Top reasons for taking your little one to the Emergency Room.
The clock says 4 a.m. Your five-year-old is crying and has kept you up most of the night. You’re worried. He has a slight fever, seems congested, and is breathing too rapidly. He looks so weak and little. You feel helpless.
Should you go to the emergency room or wait a few hours and call your pediatrician’s office?
Parents always want to do what’s best for their child. This means learning the warning signs beforehand of what makes for an urgent situation. “In general, one should err on the side of ‘going’ when deciding whether to go to the ER,” said Kelly Ross, MD, a pediatrician at St. Louis Children’s Hospital and director of pediatric hospitalist medicine at Missouri Baptist. “At the same time, if you don’t need to be at the ER, and if your child is able to wait to see your pediatrician, you can save time and money.
“When in doubt, the best approach is to call your pediatrician. A large part of your pediatrician’s role is to guide you in your decisions.”
How A Parent Can Help.
If you decide your child needs emergency care, Dr. Ross has four suggestions to make the visit a little easier.
“First, know your child’s medical history, immunizations, medications and allergies.
Second, bring a favorite stuffed animal, blanket or book, to help comfort your child.”
Third, Dr. Ross suggests, if possible, have another adult stay home with siblings.
“And fourth, do not allow the child to eat or drink anything on the way to the ER,” said Dr. Ross. “Treatment may require sedation, which necessitates an empty stomach for four hours. If your child eats en route, the clock starts from the last bite or drink.”
When To Go To ER.
These are some of the warning signs that tell us it’s time to head straight to the ER:
- Head or neck injuries, especially with loss of consciousness or vomiting.
- Severe cuts; profuse bleeding.
- Fever: if under one-year-old and above 100 degrees. If older than one year, a fever alone is rarely a reason to go to the ER.
- Breathing issues: if your child is working too hard to breathe, wheezing, choking, or turning blue around the lips. A child who is short of breath uses the stomach and neck muscles to get a deeper breath.
- Dehydration: if your child has been vomiting, or is too ill to drink fluids. (Tip: try to rehydrate the child at home with slow sips of liquid rather than a full glass, which could trigger vomiting).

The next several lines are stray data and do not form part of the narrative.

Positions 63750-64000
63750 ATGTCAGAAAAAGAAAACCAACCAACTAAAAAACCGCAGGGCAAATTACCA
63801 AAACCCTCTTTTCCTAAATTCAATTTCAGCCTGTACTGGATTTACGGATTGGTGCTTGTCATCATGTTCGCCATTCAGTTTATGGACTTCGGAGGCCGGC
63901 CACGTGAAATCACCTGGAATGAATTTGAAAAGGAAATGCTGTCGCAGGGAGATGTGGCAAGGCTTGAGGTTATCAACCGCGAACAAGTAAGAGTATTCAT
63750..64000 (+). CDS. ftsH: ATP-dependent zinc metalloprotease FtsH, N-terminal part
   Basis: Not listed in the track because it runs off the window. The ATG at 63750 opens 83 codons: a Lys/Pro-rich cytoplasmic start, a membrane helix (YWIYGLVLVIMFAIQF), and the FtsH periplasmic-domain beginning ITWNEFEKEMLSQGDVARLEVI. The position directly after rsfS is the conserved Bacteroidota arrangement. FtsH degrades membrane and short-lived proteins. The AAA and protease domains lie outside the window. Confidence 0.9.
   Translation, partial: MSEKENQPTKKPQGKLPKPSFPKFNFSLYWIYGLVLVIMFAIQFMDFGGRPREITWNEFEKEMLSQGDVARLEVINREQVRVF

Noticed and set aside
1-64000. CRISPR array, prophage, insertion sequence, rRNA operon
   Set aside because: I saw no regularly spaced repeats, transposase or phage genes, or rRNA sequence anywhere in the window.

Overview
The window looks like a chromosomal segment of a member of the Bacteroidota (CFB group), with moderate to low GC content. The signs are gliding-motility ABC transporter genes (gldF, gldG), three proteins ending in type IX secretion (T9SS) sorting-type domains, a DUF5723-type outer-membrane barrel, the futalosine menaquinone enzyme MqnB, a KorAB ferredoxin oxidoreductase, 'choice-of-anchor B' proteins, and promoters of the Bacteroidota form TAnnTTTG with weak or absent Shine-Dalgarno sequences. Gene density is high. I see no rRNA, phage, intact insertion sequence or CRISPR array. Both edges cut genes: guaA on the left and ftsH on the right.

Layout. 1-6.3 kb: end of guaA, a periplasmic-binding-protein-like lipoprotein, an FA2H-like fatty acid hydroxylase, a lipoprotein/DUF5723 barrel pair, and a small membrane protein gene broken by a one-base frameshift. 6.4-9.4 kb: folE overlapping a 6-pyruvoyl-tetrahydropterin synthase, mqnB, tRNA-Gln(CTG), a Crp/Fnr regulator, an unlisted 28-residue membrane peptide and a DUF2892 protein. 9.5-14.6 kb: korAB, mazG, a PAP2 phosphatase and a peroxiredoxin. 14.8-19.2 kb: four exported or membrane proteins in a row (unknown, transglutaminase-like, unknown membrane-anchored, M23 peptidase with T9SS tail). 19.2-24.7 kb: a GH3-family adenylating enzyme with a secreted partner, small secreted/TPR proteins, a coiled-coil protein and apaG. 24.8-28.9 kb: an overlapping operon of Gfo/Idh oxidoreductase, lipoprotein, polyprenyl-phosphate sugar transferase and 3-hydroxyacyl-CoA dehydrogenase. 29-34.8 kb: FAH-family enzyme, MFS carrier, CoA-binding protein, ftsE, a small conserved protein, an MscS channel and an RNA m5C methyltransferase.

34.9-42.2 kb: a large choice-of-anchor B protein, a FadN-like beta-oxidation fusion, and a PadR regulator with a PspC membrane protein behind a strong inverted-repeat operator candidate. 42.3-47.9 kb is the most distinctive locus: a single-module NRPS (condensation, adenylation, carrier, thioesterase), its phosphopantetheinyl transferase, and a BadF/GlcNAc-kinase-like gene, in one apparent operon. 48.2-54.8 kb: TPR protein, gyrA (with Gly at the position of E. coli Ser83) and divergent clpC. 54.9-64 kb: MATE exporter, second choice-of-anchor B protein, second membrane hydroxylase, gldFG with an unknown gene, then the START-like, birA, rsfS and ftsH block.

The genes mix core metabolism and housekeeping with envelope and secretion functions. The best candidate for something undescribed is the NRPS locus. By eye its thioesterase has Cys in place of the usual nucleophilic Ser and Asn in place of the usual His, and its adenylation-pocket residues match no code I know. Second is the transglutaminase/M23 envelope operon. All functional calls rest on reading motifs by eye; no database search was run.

- Behavior Changes: if you notice significant changes, or if your child is lethargic and less alert. Crying babies who seem more uncomfortable when being held, or who cannot be consoled for greater than an hour, warrant an emergency visit.
- Severe burns (chemical or electrical).
- Possible poisoning: ingestion of medicines, dangerous chemicals, or hazardous substances (Note: immediately call Poison Control 314-772-5200).
- Severe animal or insect bites: especially if the skin is broken or the child is having an allergic reaction.
- Signs of shock, including cold, clammy, pale skin and a weak or rapid pulse.
- Extreme headache with vomiting or stiff neck.
- Instinct! If you just know something is wrong and you are afraid to wait to see your pediatrician, then the ER may be the right choice. If you need help in getting your child there, or if your child needs immediate medical attention, call 911.
Choosing A Pediatric ER.
An emergency room that specializes in children is best. St. Louis Children’s Hospital recently opened a pediatric ER at Missouri Baptist, staffed by Washington University pediatricians, and pediatric nurses. “Pediatric emergency rooms understand the disease processes of children and the differences in treatment,” said Dr. Ross, “so when possible, it’s best to take a child to a pediatric ER.” “In addition, pediatric emergency rooms focus on making the experience less traumatic. One way to accomplish this is decreasing painful procedures. Nitrous oxide, commonly known as ‘laughing gas,’ is available at our pediatric ER as a sedation, which means no-pain sedation for children who need it,” added Dr. Ross.
“If your child should need a pediatric specialist, we have the ability to transport them directly to St. Louis Children’s Hospital – one of the best in the nation, “said Dr. Ross
Don't Leave Home Without It
Most schools and camps require a child’s medical information. Be sure to provide as much detail as possible with your contact information and preferred hospital.
If you’re leaving your child with a babysitter, or your child is going out of- town without you, provide the temporary caregivers with two items:
- A notarized “permission to treat” form.
- A written medical history of immunizations, medications and allergies
“Most parents don’t realize that if their child is hurt when traveling, treatment cannot be initiated until the parents have been contacted, or except in a dire emergency, without a notarized “permission to treat” form,” said Dr. Ross.
“We work hard to take the stress out of your visit to our emergency room. Being prepared is one of the best things a parent can do,” said Dr. Ross.
Dr. Kelly Ross is a board-certified pediatrician and director of pediatric hospitalist medicine at Missouri Baptist Medical Center. She is on staff at Missouri Baptist Medical Center and St. Louis Children’s Hospital. She received her medical degree from the University of Missouri School of Medicine in Columbia, and completed her internship and residency at Duke University Hospital